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Title: Circuit rating methods for high temperature cables
Author: Pilgrim, James A.
ISNI:       0000 0004 2707 9759
Awarding Body: University of Southampton
Current Institution: University of Southampton
Date of Award: 2011
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For the safe and efficient operation of power transmission systems, each system compo-nent must have an accurate current rating. Since the advent of formal power networks a wide variety of methods have been employed to calculate the current carrying capacity of power cables, ranging from simple analytical equations to complex numerical simulations. In the present climate of increasing power demand, but where finance for large scale network reinforcement schemes is limited, providing an accurate rating becomes paramount to the safe operation of the transmission network. Although the majority of the transmission network in the United Kingdom comprises overhead lines, many vital links make use of high voltage cable circuits. Advances in our ability to manipulate the properties of dielectric materials has led to increased interest among the cable community as to whether new cables could be designed which could deliver improved power transfer performance in comparison to traditional technologies. One way in which this might be possible is if the existing conductor temperature limit of 90C common to XLPE based cable systems could be lifted. At the present time a number of polymer systems exhibit potential in this area - however prior to investing significant resources in their development, it would be valuable to scope out the magnitude of the benefits that such cable systems could deliver to a network operator. In order to determine the scale of the operational benefit available, a comprehensive rating study would need to be undertaken. However most existing cable rating methodologies were not designed for situations with conductor temperatures in excess of 100C and may not be suitable for the task. To allow a quantitative analysis of the benefits available from permitting higher cable conductor temperatures, cable rating techniques for all major installation types have been reviewed and improved. In buried cable systems high temperature operation can lead to significant problems with moisture migration which is not easily modelled by traditional calculations. To overcome this a full dynamic backfill model has been created which explicitly models moisture movement and allows its impact on the thermal profile around a high temperature cable circuit to be established. Comparison is also made to existing forced cooling techniques to benchmark the scale of the benefits attainable from high temperature operation. Cable joints become critical in such forced cooled systems - to ensure that the joint temperatures do not exceed acceptable levels a full finite element based modelling process has been developed, allowing detailed rating studies to be undertaken. It is not always possible to bury cable circuits, for instance where they are installed in surface troughs or tunnels in urban areas. By applying modern computational fluid dynamics methods it is possible to develop more comprehensive rating methodologies for these air cooled cable systems, allowing the benefits of high temperature operation in such circumstances to be demonstrated. By utilizing these techniques for an example cable design it has been possible to provide an in depth discussion of the advantages available from high conductor temperature operation, while simultaneously noting the potential problems which would need to be mitigated should such a cable design be deployed in an operational setting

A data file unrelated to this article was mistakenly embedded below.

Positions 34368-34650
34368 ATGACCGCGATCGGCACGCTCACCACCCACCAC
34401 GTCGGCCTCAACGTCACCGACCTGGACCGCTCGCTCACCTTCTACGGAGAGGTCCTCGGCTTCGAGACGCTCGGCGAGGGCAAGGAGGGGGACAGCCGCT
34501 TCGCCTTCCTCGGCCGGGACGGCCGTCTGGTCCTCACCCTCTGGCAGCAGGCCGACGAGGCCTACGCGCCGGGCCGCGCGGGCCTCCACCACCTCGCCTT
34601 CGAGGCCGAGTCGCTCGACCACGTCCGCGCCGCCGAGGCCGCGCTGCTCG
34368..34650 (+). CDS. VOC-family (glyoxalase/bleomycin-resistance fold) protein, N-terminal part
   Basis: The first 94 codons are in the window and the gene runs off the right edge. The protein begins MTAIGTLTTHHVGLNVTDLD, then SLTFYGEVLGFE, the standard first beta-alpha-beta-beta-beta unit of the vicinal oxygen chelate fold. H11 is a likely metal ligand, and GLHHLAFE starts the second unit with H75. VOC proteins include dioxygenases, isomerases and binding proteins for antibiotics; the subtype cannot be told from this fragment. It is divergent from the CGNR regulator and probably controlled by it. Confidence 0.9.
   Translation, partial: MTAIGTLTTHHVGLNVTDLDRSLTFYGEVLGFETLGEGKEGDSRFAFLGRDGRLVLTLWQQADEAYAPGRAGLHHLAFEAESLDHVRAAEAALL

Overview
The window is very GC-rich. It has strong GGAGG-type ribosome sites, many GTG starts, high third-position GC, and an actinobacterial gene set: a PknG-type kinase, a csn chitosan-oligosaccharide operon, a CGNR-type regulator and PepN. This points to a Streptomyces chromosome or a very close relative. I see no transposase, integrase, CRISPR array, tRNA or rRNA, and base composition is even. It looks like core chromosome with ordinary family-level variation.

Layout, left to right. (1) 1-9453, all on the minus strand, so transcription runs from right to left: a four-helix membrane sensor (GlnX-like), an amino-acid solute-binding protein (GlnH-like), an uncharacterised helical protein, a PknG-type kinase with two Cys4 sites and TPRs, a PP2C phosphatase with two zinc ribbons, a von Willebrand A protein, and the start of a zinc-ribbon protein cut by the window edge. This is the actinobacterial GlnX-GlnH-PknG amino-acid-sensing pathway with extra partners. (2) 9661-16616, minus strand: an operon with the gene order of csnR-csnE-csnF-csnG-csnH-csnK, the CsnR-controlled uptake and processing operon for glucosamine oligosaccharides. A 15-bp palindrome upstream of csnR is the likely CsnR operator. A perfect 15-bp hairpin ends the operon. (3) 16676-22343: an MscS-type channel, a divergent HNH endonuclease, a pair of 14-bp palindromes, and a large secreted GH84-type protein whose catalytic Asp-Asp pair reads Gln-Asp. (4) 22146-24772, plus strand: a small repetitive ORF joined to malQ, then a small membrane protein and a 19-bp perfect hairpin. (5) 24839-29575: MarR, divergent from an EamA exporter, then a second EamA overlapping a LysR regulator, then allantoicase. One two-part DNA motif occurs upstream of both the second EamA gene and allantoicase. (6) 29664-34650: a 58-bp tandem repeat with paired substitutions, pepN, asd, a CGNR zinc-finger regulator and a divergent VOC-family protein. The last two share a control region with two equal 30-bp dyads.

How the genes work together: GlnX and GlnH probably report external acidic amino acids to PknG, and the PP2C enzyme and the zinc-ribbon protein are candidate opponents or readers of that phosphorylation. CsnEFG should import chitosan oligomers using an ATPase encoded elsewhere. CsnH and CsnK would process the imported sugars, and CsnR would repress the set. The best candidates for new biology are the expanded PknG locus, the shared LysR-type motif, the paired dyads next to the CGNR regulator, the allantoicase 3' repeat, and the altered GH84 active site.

Supervisor: Swaffield, D. J. ; Lewin, Paul Sponsor: Not available
Qualification Name: Thesis (Ph.D.) Qualification Level: Doctoral
EThOS ID:  DOI: Not available
Keywords: QA75 Electronic computers. Computer science